Say I'm looking to bootstrap two zero curves based on two swap curves with different underlying currencies and, consequently, two different pay structures in the swap contracts. For example, say I want to use vanilla EUR interest rate swaps that have an annual pay frequency for the fixed leg (e.g., EUSA1 ICPL, EUSA2 ICPL, etc). On the other hand, I want to use vanilla USD interest rate swaps that have a semiannual pay frequency (e.g., USSW1 CMPN, USSW2 CMPN, etc). If I want the resultant bootstrapped zero curves to be "comparable", is there any other way to do this other than annualizing the USD swap rates into effective rates? That is, convert the base USD swap rates into effective rates using:

s(t;n,1) = (1 + s(t;n,m)/m)^m) - 1

wehre s(t;n,m) is the n-year swap rate with coupon frequency m at time t

In this case, USD swap rates would have m=2 and then bootstrapping would be applied. Is there a huge issue with assuming different pay frequencies when constructing the zero curves? Can I just assume the semiannual pay frequency of the USD swaps?

  • $\begingroup$ It’s not the fixed frequency that drives the basis, but the relevant tenor of the underlying index, eg 3M, 6M. The swap is commonly quoted under collateralization; hence no need to annualized the fixed quote. If the underlying index frequencies (and their credit risk) don’t match up:that’s a different story. HTH? $\endgroup$ Commented Nov 19, 2021 at 16:51
  • $\begingroup$ what do you want to compare? par swap rates? for example 6m EUR par swap rate vs 6m USD par swap rate? and your problem is that the EUR swaps used to build your zero curve are 1Y and you would like to compare it with the USD swap rate that is 6M? so you are trying to make both swap rates comparable, is that what you are asking? $\endgroup$
    – Sebastian
    Commented Nov 19, 2021 at 16:54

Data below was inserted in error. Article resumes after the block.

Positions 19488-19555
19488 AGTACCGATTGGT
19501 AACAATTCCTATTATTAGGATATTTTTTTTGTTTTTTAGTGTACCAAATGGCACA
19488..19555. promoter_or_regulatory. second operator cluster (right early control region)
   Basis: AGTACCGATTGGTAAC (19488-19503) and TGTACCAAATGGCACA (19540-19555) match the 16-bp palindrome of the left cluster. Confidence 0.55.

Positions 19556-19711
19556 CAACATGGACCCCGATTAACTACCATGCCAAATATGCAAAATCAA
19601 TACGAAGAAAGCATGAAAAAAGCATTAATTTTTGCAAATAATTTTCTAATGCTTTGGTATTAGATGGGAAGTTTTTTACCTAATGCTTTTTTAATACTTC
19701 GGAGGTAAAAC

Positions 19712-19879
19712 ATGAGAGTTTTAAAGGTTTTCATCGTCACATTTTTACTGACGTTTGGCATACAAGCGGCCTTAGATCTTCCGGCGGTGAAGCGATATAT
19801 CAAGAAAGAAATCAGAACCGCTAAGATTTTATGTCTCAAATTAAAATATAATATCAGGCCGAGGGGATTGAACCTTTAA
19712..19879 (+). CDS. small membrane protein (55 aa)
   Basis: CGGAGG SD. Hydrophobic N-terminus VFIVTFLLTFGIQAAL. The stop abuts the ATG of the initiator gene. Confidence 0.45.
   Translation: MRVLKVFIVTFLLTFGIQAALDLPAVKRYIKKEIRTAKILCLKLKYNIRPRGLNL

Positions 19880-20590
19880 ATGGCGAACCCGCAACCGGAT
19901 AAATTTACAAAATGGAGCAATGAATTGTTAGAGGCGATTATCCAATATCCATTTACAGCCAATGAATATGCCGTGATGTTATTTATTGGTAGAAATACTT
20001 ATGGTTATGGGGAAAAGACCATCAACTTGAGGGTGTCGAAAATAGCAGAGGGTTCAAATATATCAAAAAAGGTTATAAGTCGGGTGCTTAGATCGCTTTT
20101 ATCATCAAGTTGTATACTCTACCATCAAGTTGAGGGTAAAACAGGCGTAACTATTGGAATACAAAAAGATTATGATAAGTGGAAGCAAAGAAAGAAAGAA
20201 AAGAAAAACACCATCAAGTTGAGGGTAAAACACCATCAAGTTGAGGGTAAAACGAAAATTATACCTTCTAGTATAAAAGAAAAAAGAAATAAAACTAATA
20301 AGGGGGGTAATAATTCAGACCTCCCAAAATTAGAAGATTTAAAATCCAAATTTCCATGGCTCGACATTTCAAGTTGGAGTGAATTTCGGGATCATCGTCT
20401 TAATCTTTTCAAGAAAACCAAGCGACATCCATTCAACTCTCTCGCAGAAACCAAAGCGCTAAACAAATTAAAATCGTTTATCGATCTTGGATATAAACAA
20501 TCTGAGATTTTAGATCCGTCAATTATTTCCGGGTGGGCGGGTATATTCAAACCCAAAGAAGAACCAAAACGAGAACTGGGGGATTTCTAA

• $\begingroup$ if we want to compare par swap rates, forward swap rates, etc, we don't annualize anything before building the curve. The curve must be built so it reprices properly the market instruments used as inputs. Once we have the zero curves, then we can (using the discount factors) build par swap rates with any payment frequency, day count convention, etc we want, so we can compare. $\endgroup$
    – Sebastian
    Commented Nov 19, 2021 at 17:07
  • $\begingroup$ @Sebastian Okay, maybe I wasn't as clear as I should have been. The swap rates used, for both USD and EUR, are against the 3M LIBOR and 6M EURIBOR, respectively. I suppose, in this sense, there is a discrepancy between the underlying tenors. Anyway. The terms of the swaps are the same, e.g., starting with the 1Y there is a 1-to-1 equivalence of the terms for both EUR and USD. Any points needed that are not directly sourced are filled via standard interpolation. My question: There is a fundamental difference in both the tenor of the underlying and the pay frequency. $\endgroup$
    – QVC
    Commented Nov 21, 2021 at 19:59
  • $\begingroup$ @Sebastian It was my thought that, if I am looking to "equate" the two bootstrapped curves, then there should be some transformation concerning either the pay frequency (e.g. annualizing the "coupons") or the underlying tenors. Is this nor a correct assumption? For instance, if I am looking at a 5% Corporate bond that pays coupons quarterly vs a 5% bond that pays coupons annually, there is going to be a difference in the effective rate. How do I reconcile this with swaps of different underlying tenors/pay frequencies when bootstrapping the zero curve? Or maybe this is a non-issue? $\endgroup$
    – QVC
    Commented Nov 21, 2021 at 20:03


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